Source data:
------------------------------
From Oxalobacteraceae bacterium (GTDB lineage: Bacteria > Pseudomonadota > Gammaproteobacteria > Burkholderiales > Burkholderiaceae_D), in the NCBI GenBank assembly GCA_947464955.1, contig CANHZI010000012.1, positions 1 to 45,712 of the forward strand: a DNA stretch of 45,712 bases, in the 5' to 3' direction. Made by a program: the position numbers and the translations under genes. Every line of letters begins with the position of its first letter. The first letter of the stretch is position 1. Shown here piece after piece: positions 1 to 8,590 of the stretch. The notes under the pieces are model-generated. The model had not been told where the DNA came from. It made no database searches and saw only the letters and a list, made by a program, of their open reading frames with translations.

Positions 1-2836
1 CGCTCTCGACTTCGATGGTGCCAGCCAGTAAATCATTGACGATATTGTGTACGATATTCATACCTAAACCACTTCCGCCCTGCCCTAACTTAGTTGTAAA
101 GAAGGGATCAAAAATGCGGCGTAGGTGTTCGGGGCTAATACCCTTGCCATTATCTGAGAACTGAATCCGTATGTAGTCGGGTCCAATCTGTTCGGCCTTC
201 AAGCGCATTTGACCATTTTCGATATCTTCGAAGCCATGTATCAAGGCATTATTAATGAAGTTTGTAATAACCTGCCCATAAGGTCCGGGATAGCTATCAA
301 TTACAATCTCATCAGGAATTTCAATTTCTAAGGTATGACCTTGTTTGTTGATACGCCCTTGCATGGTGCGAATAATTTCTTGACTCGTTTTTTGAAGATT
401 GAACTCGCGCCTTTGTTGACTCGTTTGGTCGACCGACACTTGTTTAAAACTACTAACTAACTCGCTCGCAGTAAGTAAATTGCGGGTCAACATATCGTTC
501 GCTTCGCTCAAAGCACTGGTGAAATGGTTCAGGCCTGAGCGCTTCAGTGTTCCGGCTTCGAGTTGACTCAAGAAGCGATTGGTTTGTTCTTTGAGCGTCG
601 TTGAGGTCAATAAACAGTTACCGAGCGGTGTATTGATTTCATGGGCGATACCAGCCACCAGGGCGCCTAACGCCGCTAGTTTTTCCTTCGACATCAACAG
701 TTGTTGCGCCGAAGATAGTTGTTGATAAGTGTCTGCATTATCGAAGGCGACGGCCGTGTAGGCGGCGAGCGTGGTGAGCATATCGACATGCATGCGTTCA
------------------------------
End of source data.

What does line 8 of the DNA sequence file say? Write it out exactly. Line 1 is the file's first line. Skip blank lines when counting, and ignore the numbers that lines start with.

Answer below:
501 GCTTCGCTCAAAGCACTGGTGAAATGGTTCAGGCCTGAGCGCTTCAGTGTTCCGGCTTCGAGTTGACTCAAGAAGCGATTGGTTTGTTCTTTGAGCGTCG